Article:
Using SurveyMonkey, the CAAA is conducting their “survey” and will likely publish “results” in an attempt to show the information presented at CHSWC meetings, based on reams of research published after hundreds of hours invested in very sophisticated analytical processes employing highly-refined datasets and tested methodologies vetted by actual, real, live, statisticians with decades of experience and darned impressive credentials in data analysis and everything that goes into it is, well, wrong.  

And CAAA will do this based on responses from an on-line, open access survey with no data validation or proof that you are actually an “Injured Worker” needed.

Hey, you can try it yourself, here.

So here’s where the problem lies.

In the article, Mr Meechan notes that fewer than one percent (33) of the 3700+ survey responses asserted they had been out of work for a year or more. Apparently that is concerning. Mr Meechan asks others to help get the word out, as “one hundred responses is the gold standard for surveys and we are short.”

That single statement demonstrates a complete lack of of even a basic understanding of statistics.  Mr Meechan is apparently confusing statistical validity with an arbitrary “gold standard”.  Further, there’s an assumption that all that is needed is 100 SurveyMonkey responses from respondents who claim to have been injured and out of work for more than a year, and he and his associates will have what they need to refute all that science stuff CHSWC throws up there on the screen.

As anyone who has one day of stats knows, without valid underlying data to start with, the whole exercise is pointless.

More directly, garbage in, garbage out.

And in this case, the underlying data is, indeed, meaningless. A gazillion monkeys could be typing away and deliver lots of “results”. Some whizkid could figure out how to program a bot to fill them out with no human intervention at all.  More prosaically, a bunch of law clerks could earn some extra hours banging away on laptops or iPads completing SurveyMonkey surveys.

In this instance it is indeed possible that some or most of the respondents at some point had an encounter with the work comp system. Or not.

I belabor this point not to embarrass the attorneys, for that is NOT my intent. Rather it is to point out an obvious conclusion:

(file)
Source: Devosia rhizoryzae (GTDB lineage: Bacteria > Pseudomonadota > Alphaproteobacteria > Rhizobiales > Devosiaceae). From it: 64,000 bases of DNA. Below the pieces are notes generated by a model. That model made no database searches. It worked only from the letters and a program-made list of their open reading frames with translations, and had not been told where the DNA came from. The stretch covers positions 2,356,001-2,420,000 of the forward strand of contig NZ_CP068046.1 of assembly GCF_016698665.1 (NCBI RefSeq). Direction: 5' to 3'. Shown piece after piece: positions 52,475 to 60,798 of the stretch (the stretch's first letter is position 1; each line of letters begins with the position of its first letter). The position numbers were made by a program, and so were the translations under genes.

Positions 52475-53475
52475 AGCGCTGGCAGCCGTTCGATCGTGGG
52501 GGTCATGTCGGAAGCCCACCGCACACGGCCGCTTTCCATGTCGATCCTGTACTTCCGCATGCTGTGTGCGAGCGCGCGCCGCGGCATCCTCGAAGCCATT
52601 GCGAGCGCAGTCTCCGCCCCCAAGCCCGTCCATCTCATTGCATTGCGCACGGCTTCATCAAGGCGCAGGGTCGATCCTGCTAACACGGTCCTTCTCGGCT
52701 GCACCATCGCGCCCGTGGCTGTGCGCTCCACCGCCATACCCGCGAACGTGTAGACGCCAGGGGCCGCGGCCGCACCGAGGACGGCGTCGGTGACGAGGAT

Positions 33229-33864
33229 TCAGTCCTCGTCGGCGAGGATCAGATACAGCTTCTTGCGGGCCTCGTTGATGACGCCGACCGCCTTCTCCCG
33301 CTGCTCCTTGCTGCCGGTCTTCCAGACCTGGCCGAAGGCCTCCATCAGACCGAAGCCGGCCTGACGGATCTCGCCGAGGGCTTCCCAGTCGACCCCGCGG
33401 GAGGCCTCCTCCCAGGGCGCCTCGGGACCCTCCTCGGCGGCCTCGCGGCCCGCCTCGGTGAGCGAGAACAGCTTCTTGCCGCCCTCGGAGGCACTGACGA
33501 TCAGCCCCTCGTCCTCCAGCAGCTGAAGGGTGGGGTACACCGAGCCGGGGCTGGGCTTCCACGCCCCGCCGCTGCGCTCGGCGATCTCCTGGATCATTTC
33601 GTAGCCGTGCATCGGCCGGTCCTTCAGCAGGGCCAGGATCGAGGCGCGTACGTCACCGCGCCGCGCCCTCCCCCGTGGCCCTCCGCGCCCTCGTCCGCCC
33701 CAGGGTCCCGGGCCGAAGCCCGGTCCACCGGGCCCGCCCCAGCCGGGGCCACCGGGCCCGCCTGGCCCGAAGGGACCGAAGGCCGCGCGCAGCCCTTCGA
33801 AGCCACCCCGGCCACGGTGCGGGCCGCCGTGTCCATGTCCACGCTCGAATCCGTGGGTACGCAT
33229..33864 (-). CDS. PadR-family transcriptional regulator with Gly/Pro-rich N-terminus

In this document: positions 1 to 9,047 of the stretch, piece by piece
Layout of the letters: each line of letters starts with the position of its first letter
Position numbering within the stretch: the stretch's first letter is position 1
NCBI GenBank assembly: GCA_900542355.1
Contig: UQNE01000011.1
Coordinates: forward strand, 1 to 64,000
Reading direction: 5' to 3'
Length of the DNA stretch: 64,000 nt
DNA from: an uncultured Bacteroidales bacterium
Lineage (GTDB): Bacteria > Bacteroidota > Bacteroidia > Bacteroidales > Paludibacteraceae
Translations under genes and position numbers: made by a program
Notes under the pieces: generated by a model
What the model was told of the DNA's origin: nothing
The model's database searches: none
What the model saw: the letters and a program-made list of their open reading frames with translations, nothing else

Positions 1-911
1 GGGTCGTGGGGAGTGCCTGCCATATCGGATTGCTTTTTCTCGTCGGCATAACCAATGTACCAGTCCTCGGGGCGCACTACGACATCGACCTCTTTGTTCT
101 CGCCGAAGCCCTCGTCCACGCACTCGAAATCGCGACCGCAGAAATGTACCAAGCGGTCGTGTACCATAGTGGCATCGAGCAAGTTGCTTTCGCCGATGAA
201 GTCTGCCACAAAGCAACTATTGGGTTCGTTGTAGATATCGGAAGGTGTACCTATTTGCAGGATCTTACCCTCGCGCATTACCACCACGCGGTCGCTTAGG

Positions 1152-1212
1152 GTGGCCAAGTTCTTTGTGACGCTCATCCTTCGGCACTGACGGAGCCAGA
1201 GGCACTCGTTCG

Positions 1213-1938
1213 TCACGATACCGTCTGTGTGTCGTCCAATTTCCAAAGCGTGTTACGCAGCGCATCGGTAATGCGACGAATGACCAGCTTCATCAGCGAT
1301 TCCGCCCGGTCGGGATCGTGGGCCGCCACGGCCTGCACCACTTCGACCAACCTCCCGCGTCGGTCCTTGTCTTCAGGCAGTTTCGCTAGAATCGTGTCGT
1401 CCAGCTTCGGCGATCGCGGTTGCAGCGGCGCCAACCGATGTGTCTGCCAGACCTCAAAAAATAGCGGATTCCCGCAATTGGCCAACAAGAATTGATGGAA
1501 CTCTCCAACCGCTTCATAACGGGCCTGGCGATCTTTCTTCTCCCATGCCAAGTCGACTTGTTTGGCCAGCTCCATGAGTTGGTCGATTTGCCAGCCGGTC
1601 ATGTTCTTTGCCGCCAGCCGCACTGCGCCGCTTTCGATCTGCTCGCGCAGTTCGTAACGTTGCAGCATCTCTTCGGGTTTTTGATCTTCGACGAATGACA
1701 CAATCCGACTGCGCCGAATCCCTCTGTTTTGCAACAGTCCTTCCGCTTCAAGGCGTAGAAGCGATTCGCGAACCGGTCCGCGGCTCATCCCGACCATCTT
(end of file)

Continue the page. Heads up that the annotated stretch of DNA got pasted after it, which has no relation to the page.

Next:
As reform opponents think that a SurveyMonkey random survey will be more valid than real research studies conducted by experts, we now know why “nothing makes sense” to them.

They don’t have a clue.

They are totally, fundamentally, and blindingly ignorant of even the most rudimentary statistical terms and concepts.


Note – I don’t have a link to the original article.  sorry – ask CAAA for your copy.

Work comp pharmacy – early results of 2016 Survey

I’m up to my eyeballs in the 13th (!!) Annual Survey of Prescription Drug Management in Workers’ Compensation; the response from payers willing to devote time to the project has been gratifying indeed.

Previous Survey reports are available here; note these are the Public versions; respondents get a much more detailed and comprehensive version.

A bit of background first.  I conduct these surveys telephonically, speaking to the individual at the insurer/self-insured employer/state fund/TPA/trust who is directly responsible for the pharmacy program. In addition to asking their opinions and views, we get data on a variety of key metrics including:

  • drug spend for 2015 and 2014
  • opioid spend for 2015
  • compound drug volume
  • generic fill and efficiency rates
  • mail order usage

A few early findings.

  1. Pharmacy continues to be seen as more important than other medical ost areas, primarily due to the “downstream” effects of opioids on claim duration, return to work, and related pharmacy spend.
  2. Most respondents are seeing a decline in drug spend.  This is a bit of a surprise, as national research suggests drug costs are going up.  A possible explanation is that (most of) these payers are pretty sophisticated, have been working diligently on pharmacy issues for years, and most (but certainly not all) have employed a variety of programs to reduce unnecessary use of potentially dangerous drugs.
  3. The percentage of spend that goes to opioids varies greatly, from around 21% to over 50%.  Some of this is due to regional or state differences, but much is not. Much more to dig into here.
  4. Mail order continues to be woefully under-used, with most respondents reporting penetration rates in the low single digits.  Argh.
  5. Compound drugs are seen as highly problematic and payers have a wide variety of programs/efforts/mechanisms in place to address compounds.

Much more to come; when the Survey Report is done I’ll post a link.